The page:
For individuals with various forms of dementia, Alzheimer’s, etc., some truly good medicine is being provided by music. Astonishingly, the memory for music remains, even in adults experiencing impairment, progressive memory loss, and other symptoms associated with dementia. In many facilities across the globe, programs involving music for dementia patients are being put to good use.
Long after words, faces, and names are forgotten, melodies can frequently be remembered. Studies have indicated that when dementia patients listen to music, it can improve their focus, reduce agitation, and boost their mood. Possibly best of all, to connect with fond memories, music assists individuals in all dementia stages.
Dementia and the Use of Music
To stay as happy and engaged as possible, music for dementia patients is being used by numerous caregivers in any number of communities. In the following ways, dementia treatment uses music:
- To start the day, singing or playing happy, animated songs can assist dementia patients with their morning hygiene activities, getting dressed, and more.
- To break away from repetitive behavior, listening to a song they remember can help a dementia patient. Rather than repeating an activity or motion, or asking a question over and over again, they can do something fun, beneficial, and familiar.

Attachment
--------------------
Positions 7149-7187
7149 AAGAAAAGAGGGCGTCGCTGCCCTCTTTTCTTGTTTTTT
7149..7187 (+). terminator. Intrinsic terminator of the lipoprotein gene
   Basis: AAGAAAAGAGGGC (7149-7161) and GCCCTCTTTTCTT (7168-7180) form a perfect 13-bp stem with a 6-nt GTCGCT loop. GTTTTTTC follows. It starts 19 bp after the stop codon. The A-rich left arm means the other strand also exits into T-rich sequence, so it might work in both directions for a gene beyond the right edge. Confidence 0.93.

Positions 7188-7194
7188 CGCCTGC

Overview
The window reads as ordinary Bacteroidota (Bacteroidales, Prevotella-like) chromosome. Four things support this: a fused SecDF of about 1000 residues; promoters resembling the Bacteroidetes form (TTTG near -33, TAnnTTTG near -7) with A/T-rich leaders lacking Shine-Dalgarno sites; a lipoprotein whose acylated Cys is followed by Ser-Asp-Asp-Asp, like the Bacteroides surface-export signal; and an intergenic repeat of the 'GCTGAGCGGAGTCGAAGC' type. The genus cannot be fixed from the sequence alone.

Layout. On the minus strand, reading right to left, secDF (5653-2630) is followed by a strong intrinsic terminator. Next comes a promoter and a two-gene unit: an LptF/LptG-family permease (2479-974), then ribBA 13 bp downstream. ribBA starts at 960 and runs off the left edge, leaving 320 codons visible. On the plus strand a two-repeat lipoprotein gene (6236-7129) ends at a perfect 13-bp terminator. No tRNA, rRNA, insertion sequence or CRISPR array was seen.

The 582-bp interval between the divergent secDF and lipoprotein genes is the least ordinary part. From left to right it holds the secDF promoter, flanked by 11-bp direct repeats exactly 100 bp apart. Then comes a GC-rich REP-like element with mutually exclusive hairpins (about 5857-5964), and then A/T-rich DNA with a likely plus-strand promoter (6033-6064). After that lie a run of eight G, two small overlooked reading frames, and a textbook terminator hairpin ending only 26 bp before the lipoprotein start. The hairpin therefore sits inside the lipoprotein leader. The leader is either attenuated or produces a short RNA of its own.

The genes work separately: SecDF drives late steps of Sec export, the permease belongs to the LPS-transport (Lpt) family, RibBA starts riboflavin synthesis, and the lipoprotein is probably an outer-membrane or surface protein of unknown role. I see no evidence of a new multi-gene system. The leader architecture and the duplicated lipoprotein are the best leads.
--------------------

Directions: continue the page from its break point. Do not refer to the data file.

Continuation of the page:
- The ability to speak has been lost by some dementia patients. Communication can be accomplished, in some cases, with music. To the rhythm of the music, while they listen, they can tap, nod, or clap. They can join in social activities, express themselves, and more during sing-alongs.
- To ease sundowning behavior (i.e., anger, anxiety, etc. in the evenings), and create a calm environment, calming, soft music can be used. For bedtime routines, you can create a serene atmosphere with the right music.
Making a Playlist
For music to have the most impact on dementia patients, research has shown that the tunes should be familiar. Consider these tips when making a playlist for someone with dementia:
- Consider their former environment – When they were younger, what type of musical entertainment was enjoyed? Did they go to concerts, Broadway shows, or the opera regularly? The music for your playlist will be better chosen if you can identify the answer to those questions.
- A person’s musicality must be understood – In the past, how did the person engage with music, and what is their background? With a retired minister, for example, gospel music may resonate. For a retired professor, a school song may be recognized. For a concert pianist, classical music could be the best choice.
- Recognize their era – For dementia patients, the ages between 18 to 25 are likely very significant when it comes to what kind of music they listened to and will remember.
For people with dementia, the use of following the songs has been extremely successful:
- She’ll Be Comin’ Round the Mountain
- Amazing Grace
- Somewhere Over the Rainbow
- You Are My Sunshine
Grab Some Friends and Participate in a Sing-Along At Country Club At Woodland Hills
Discover the many benefits of the Country Club at Woodland Hills. We offer numerous opportunities for socialization. Get a group of friends together and listen to some of your favorite old tunes and learn new songs. Participate in a weekly sing-along, if you like. You may be surprised at how many of the lyrics you remember to some of those age-old tunes.
At Country Club At Woodland Hills, our resident-focused community offers the opportunity for a fun and active lifestyle with health and wellness programs, social and recreational events, and more.
Contact us today if you have questions or if you would like to schedule a tour.